But, in a larger sense, we can not dedicate—we can not consecrate—we can not hallow—this ground. The brave men, living and dead, who struggled here, have consecrated it, far above our poor power to add or detract. The world will little note, nor long remember what we say here, but it can never forget what they did here. It is for us the living, rather, to be dedicated here to the unfinished work which they who fought here have thus far so nobly advanced. It is rather for us to be here dedicated to the great task remaining before us—that from these honored dead we take increased devotion to that cause for which they gave the last full measure of devotion—that we here highly resolve that these dead shall not have died in vain—that this nation, under God, shall have a new birth of freedom—and that government of the people, by the people, for the people, shall not perish from the earth.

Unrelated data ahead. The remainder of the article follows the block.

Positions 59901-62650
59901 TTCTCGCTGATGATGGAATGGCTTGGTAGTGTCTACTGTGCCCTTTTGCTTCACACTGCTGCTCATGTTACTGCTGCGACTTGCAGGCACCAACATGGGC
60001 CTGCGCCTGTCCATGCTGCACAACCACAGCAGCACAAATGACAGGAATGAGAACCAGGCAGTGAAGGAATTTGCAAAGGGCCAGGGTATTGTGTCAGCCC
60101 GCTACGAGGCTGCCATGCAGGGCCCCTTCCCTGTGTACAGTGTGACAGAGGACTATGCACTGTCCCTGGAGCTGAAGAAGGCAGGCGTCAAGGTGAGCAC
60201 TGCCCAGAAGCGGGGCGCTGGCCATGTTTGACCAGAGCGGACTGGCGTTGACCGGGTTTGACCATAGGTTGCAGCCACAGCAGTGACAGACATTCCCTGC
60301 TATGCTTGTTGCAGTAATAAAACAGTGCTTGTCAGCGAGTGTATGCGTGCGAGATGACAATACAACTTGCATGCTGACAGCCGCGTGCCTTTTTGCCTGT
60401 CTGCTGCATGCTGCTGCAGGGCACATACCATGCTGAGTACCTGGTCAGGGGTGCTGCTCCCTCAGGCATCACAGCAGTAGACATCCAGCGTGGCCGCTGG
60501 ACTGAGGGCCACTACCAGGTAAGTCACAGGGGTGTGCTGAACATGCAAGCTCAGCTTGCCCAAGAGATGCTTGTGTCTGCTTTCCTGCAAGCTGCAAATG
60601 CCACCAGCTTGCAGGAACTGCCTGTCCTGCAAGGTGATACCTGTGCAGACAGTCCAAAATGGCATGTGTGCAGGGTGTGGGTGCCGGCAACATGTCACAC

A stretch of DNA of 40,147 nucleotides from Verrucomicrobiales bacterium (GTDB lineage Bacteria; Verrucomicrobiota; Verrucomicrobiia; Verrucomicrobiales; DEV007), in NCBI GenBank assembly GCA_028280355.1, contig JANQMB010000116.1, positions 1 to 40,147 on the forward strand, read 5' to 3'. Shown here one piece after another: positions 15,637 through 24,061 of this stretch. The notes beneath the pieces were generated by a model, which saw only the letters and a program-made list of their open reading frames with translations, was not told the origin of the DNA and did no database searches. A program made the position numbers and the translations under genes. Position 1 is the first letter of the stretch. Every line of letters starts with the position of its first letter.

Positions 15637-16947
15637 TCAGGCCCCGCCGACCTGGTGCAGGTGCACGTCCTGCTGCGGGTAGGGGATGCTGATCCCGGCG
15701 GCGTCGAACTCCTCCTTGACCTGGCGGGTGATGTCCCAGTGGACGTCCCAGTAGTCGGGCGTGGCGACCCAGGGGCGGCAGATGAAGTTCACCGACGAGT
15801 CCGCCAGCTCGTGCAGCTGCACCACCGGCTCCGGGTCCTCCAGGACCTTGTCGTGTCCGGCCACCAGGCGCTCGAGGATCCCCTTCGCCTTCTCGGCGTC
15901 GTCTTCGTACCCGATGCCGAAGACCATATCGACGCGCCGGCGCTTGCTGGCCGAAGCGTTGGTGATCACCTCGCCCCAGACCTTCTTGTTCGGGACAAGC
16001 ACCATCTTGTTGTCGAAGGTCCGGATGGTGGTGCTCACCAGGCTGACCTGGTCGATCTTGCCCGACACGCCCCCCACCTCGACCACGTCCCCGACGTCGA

Lincoln once said that the three greatest influences on his life were the Bible, the Declaration of Independence, and the Constitution. These things have been the greatest influence on my life. He understood, like Jefferson, that the Declaration recognized a truth that was established the day that man was created. That all men were created equal. Not in ability, or in appearance, but in the eyes of God. Even though Jefferson believed this principle, he knew that he, and most of his fellow Americans were not ready to put this principle into practice when he wrote the Declaration in 1776. Lincoln realized that most American's were still not able to recognize this fact in 1863 but he understood what the war was really about. It was not only a fight to preserve the Union but a fight for human freedom. Lincoln expresses this thought with the following words.The world will little note, nor long remember what we say here, but it can never forget what they did here. It is for us the living, rather, to be dedicated here to the unfinished work which they who fought here have thus far so nobly advanced  He was a visionary in that he could see the light at the end of the tunnel. The passage of the 14th Amendment in 1868 and the 15th Amendment in 1870 should have solved the problem, However America was not ready to accept the equality of all men as fact. Lincoln gave the address in 1863 but it would be just over 100 years later in 1964 and 65 before America was finally able to recognize  the equality of all men. Even then many would be dragged kicking and screaming into accepting this reality. As Lincoln said the work is still unfinished but we have come a long long way. Many on the left will try to convince you that we haven't. The political left, more than anyone has hampered progress in this area. It is because the political left doesn't believe in the values that Jefferson and Lincoln believed in. Yes, I will say it. They are Communists and the Bible, the Declaration of Independence, and the Constitution are anathema to them. America has moved so far in the right direction that we were able to finally break the color barrier and elect our first Black president. Barack Obama on the other hand set us back many years by not appealing to our better angels as Lincoln said in in his first inaugural address. The community organizer-in-chief spoke Hope & Change but left a bitterly divided nation instead. The only hope that will provide real change is a return to the principles first acknowledged in our Declaration of Independence and later acknowledged by Lincoln at Gettysburg.